Chemicals group Dow is to begin a restructuring programme that will mean more than 2000 job losses. Where the cuts will bite won’t be clear for several months, but the 6% reduction in its workforce – together with closing some uncompetitive plants – is expected to save $300 million (£235 million) annually.
Chief executive Jim Fitterling said the cuts had to be made to ‘maintain competiveness while the economic recovery gains traction’.
While the Covid-19 pandemic has driven strong growth in demand for its polymers in flexible food, industrial and consumer packaging, as well as in health and hygiene applications, that was offset by reduced demand for the higher margin functional polymers used in vehicles and construction. Sales of polyurethanes and construction chemicals fell 28%, and performance materials and coatings were down 21% in the second quarter, compared to the same period in 2019.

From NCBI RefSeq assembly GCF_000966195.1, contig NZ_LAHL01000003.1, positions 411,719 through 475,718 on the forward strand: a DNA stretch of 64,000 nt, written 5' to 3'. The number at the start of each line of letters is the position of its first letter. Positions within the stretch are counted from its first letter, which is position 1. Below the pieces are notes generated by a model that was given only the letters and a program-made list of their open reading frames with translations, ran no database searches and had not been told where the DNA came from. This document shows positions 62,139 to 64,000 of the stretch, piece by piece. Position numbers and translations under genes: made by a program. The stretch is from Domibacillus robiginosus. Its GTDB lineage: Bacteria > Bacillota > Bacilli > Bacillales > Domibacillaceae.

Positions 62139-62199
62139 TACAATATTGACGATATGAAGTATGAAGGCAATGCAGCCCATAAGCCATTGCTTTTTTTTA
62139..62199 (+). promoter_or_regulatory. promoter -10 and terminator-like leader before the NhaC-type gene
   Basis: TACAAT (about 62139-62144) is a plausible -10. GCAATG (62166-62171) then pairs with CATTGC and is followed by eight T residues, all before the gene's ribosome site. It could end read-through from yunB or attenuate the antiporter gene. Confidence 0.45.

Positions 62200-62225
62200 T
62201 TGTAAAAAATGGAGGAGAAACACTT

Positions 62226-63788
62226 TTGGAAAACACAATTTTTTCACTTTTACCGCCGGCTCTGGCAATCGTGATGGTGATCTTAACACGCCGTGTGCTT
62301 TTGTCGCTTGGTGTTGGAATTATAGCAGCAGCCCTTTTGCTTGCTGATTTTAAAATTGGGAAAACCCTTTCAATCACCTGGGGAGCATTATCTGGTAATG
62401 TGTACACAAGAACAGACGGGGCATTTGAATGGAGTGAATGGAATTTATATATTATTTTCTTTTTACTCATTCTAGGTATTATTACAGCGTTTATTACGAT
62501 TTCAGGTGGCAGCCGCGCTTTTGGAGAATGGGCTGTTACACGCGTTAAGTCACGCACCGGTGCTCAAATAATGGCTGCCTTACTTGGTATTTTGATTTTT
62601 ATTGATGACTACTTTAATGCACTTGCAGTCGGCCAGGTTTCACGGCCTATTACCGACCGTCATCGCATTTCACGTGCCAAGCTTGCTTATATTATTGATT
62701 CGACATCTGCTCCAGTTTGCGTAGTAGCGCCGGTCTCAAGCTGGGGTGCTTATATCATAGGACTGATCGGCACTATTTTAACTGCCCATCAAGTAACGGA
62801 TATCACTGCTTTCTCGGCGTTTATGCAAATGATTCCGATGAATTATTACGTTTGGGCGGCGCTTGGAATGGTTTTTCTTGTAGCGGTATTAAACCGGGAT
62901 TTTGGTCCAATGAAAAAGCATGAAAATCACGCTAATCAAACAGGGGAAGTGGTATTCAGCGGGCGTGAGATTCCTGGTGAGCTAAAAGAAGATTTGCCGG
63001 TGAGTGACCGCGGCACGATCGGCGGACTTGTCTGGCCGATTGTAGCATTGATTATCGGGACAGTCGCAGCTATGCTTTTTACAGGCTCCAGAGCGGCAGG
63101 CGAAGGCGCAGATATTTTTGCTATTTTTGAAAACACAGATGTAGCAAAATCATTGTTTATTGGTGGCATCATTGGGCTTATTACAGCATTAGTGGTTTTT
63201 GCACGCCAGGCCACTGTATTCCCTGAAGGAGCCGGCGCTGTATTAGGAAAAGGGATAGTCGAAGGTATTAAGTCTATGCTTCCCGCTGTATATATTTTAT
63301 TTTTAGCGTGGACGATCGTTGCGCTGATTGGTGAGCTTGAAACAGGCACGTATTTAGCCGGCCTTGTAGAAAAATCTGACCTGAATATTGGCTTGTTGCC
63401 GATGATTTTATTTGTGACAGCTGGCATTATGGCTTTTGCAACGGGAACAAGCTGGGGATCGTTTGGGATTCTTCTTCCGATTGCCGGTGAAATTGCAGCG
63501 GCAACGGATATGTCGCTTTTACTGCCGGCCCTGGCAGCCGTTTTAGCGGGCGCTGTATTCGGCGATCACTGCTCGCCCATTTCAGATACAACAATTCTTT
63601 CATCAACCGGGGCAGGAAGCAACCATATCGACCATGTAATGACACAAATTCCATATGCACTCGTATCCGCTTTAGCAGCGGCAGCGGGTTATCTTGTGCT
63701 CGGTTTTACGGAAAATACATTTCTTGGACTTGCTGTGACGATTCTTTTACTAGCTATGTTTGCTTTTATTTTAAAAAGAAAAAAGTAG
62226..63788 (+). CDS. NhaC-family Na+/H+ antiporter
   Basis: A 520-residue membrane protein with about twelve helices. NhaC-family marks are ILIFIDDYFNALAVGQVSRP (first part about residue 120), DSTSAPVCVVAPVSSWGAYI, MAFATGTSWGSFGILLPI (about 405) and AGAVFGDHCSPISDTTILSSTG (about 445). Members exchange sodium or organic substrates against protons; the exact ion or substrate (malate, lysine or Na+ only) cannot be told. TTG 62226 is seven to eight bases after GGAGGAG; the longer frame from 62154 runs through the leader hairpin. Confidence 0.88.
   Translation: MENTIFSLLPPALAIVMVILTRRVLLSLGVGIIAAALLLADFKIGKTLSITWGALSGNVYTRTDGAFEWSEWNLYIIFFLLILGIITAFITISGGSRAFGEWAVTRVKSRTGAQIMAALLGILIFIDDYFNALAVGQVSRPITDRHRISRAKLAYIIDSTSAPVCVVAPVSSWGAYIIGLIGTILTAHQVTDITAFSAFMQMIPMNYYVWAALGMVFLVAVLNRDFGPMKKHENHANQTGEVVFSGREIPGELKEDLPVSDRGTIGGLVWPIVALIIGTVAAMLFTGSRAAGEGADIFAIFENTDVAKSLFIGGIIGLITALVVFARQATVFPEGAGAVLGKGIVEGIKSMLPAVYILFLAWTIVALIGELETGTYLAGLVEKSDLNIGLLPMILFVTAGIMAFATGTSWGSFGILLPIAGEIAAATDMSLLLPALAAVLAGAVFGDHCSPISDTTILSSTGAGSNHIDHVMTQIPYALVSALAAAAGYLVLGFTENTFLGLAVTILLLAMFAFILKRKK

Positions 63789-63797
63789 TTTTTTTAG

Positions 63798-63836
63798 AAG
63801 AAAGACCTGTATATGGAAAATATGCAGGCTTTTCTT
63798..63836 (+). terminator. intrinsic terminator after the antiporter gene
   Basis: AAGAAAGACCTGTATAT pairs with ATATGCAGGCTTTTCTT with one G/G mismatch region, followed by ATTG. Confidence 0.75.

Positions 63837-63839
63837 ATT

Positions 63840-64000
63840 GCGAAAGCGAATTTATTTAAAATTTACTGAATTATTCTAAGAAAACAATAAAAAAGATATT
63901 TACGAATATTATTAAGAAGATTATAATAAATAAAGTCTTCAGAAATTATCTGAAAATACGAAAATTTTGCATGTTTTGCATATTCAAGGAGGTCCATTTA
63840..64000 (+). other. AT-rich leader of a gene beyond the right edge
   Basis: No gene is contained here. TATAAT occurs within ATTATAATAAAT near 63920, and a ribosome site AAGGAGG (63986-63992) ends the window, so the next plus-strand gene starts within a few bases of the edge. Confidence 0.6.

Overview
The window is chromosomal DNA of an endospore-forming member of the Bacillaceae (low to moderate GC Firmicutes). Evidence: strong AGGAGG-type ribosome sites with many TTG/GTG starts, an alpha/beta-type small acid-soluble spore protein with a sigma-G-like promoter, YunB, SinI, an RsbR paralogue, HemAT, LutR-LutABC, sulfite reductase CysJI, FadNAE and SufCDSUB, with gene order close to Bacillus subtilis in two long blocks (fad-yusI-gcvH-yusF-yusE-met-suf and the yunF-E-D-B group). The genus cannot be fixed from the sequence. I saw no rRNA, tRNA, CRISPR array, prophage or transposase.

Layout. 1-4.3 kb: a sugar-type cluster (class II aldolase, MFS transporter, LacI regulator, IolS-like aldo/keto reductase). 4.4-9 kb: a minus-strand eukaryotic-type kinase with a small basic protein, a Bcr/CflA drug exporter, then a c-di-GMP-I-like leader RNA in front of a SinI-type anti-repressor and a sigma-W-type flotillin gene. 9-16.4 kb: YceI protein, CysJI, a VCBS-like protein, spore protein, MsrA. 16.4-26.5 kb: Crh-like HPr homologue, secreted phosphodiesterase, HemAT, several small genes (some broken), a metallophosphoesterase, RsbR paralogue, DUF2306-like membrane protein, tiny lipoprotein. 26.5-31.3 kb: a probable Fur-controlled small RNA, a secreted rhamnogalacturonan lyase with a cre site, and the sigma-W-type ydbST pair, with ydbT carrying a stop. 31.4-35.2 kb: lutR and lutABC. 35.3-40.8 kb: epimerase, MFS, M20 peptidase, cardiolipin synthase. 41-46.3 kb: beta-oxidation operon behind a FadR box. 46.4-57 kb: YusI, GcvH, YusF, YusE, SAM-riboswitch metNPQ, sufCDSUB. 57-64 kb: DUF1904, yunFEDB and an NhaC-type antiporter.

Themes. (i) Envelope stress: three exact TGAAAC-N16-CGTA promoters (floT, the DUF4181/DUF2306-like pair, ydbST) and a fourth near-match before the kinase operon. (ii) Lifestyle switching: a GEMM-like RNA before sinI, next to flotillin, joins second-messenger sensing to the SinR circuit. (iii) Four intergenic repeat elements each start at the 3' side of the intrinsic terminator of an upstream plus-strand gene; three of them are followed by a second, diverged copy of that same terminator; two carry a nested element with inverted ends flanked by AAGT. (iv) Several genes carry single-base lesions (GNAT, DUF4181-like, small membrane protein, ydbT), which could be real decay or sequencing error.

Reporting second quarter net losses of $225 million, Fitterling said the company expected ‘a gradual and uneven recovery’. It has restarted three polyethylene plants that were temporarily closed, although two elastomer facilities in the US remain idle.
Later this week, other major chemicals companies will reveal how they’ve fared in the second quarter. Financial services firm S&P Global says that in north America, ‘the timing and extent of a recovery is still murky’. It expects an increase in activity in the automotive and construction sectors to contribute to a recovery in demand for chemicals.
By: Angeli Mehta
Source: Chemistry World
Lin will become the company’s Chief Transformation and Talent Officer. She will be responsible for Human Resources, Strategy and Business Consulting and drive the accelerated transformation of Bayer.
Johnson Matthey plc (JM; London) has confirmed that its battery cathode materials plant in Konin, Poland, will be powered solely by electricity from renewable sources from day one of production.
Britain’s Oxford University has received a donation of £100 million (112 million euros, $136 million) to research growing resistance to antibiotics, the university announced on Tuesday. The sum, from British chemicals multinational Ineos, is one of the largest donations given to Oxford University in its long history.